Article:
Book Review: Gunn’s Golden Rules

Many of you are probably aware that Tim Gunn recently sort of “came out” as asexual, or at least described himself as asexual several times. Ily announced it here, and you can find several quotes from a magazine article that were almost direct quotations from his book, Gunn’s Golden Rules: Life’s Little Lessons for Making it Work, here.

I’ve been a fan of Tim Gunn for several years, ever since I discovered Project Runway. A lot of that is that he does have an asexy vibe, but it’s also because I find him, more and more, to be the lone voice of sanity on the show. His critiques of the designers’ work are incredibly astute, although he doesn’t know what the judges are going to say, especially since lately they’ve been smoking crack (Really? Gretchen?). Another reason I identify with Tim is that he clearly reads a lot, and has a very large vocabulary. You see, I’m the type of person who relatively frequently uses words that others around me don’t know as well… and I get similar reactions to it. I also just find him overall very kind and generous and joyful, and that is the spirit of this book.

The rules that are quoted on the back cover of the book are almost all related to Project Runway and the one that isn’t is related to the wider fashion world. I realize that is a good marketing strategy, but I think that kind of misrepresents what the book is about as a whole. It’s not all catty gossip about Isaac Mizrahi and Anna Wintour; while he does critique their behavior, it is not in a gossipy or malicious way, but rather a critique that because they live in such an elite world, they have become out of touch with reality, and because of that they behave badly. The book’s themes revolve around being humble and not an elitist, being kind and courteous to others, and finding personal strength and joy even when things are tough.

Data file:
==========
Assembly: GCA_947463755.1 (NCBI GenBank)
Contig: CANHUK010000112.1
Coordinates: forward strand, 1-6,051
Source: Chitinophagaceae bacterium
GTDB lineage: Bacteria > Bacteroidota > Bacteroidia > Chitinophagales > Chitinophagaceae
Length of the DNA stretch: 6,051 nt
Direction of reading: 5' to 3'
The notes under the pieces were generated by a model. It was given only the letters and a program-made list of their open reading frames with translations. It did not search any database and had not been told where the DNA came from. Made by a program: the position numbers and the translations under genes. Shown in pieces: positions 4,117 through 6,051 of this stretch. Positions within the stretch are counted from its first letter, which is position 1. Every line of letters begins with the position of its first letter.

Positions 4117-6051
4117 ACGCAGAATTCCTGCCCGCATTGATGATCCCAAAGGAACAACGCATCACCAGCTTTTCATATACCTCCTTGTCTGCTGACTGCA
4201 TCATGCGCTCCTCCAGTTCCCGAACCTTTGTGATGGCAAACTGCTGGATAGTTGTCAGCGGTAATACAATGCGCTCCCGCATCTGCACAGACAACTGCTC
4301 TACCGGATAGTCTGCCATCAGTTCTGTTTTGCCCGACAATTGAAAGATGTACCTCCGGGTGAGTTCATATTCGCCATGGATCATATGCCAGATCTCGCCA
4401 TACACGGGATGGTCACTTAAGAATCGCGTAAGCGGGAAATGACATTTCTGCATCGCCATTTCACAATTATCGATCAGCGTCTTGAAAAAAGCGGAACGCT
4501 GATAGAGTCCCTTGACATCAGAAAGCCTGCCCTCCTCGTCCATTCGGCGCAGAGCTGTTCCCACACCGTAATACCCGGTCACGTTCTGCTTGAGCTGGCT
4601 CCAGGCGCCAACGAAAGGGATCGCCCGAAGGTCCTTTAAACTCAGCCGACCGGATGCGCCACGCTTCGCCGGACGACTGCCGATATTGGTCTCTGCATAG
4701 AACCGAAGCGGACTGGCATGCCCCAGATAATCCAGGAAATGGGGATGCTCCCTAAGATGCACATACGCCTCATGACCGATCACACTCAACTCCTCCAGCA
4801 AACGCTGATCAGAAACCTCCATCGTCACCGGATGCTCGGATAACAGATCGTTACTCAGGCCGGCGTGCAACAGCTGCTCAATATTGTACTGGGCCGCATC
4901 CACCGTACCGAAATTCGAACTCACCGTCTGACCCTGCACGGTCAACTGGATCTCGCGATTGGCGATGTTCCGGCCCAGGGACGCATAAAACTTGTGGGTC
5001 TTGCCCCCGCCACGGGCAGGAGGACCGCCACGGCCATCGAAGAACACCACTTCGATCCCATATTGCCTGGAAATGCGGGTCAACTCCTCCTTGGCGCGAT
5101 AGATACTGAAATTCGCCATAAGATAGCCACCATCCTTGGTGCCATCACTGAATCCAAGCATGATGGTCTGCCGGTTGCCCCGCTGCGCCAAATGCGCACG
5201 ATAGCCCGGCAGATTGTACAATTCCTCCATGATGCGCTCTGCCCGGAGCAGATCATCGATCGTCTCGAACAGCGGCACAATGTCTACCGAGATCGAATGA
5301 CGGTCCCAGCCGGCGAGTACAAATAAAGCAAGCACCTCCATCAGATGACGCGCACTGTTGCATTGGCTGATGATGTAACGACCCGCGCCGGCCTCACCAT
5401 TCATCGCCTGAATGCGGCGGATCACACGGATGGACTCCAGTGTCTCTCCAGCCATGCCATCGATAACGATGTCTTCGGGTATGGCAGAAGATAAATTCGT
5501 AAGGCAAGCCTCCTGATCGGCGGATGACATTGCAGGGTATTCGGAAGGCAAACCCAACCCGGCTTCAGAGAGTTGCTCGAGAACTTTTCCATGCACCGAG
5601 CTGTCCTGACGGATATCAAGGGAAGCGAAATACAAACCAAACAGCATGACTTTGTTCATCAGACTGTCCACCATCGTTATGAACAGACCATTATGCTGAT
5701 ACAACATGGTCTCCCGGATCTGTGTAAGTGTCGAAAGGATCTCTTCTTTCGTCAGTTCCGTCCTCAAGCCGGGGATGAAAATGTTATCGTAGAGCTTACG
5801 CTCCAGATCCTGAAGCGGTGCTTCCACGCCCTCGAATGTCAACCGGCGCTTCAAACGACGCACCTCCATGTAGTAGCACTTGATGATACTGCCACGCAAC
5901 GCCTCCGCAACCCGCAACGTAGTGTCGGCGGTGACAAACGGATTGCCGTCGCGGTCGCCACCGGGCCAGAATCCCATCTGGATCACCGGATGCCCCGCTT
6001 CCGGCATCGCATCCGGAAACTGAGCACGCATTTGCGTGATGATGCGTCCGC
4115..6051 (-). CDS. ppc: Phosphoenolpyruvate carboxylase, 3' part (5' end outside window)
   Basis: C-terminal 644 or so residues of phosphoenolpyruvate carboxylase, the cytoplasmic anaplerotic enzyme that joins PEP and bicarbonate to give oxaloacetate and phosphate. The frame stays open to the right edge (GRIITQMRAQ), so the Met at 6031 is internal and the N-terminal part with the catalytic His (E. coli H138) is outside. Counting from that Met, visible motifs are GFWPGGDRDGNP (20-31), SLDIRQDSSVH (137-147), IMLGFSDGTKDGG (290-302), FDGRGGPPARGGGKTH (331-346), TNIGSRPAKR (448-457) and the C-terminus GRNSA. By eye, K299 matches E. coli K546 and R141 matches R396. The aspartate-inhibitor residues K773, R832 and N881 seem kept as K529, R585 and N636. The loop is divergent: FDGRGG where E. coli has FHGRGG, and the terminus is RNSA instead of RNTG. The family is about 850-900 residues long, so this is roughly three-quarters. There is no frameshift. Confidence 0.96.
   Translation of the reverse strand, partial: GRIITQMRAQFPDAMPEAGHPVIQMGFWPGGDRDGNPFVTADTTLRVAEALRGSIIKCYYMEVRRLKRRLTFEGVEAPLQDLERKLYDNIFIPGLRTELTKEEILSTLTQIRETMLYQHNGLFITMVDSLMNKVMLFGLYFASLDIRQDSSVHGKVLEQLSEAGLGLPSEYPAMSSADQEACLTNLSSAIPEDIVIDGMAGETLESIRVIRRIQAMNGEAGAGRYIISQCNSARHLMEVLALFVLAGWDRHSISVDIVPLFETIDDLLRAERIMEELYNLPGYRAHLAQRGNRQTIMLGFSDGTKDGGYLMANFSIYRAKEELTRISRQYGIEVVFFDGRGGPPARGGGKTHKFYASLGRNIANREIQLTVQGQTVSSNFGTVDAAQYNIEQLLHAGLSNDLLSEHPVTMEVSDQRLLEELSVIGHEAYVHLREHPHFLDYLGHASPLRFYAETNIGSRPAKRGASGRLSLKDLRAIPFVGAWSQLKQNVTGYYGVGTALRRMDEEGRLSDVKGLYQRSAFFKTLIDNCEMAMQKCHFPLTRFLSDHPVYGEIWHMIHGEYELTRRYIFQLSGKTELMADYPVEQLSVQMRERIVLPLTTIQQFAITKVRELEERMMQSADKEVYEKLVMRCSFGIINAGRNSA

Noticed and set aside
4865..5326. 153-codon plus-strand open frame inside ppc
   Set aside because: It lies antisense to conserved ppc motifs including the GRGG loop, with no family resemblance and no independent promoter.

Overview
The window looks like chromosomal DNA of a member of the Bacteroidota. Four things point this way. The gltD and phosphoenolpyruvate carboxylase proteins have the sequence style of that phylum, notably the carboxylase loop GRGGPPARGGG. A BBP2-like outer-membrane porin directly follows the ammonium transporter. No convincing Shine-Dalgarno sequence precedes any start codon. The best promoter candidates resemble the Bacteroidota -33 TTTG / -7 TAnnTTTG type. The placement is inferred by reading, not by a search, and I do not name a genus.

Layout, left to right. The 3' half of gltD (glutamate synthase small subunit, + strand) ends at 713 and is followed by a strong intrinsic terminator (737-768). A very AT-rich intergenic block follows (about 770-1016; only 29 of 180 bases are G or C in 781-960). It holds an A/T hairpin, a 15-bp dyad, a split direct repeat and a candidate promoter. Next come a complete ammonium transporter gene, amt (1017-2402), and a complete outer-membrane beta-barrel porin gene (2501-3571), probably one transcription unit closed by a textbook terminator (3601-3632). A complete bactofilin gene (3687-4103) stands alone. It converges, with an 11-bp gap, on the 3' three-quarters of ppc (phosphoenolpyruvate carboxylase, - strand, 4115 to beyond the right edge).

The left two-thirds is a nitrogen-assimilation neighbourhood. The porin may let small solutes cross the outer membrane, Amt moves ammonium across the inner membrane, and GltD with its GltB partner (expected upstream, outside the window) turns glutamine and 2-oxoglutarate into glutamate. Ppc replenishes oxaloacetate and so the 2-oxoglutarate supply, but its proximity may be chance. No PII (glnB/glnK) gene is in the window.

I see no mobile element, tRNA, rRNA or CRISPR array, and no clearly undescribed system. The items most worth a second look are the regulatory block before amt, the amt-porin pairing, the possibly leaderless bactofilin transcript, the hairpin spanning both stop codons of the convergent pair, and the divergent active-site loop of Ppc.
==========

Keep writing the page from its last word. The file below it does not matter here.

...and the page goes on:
This last theme seems to be the one that is most often discussed around these parts. He discusses hard issues like his suicide attempt and various conflicts with his family over his sexual orientation. I believe at one point, I think in a v-log, he said he shares that information in order to let anyone who is in a similar place know that it does get better. Now, I’ve had some concerns with the It Gets Better project because so many of the messages are centered around very mainstream norms that don’t take asexuality, aromanticism, or celibacy into account—they assume that everyone wants a romantic partner, a marriage, a family, etc. But Tim Gunn’s message is overall very asexual-friendly: Continue reading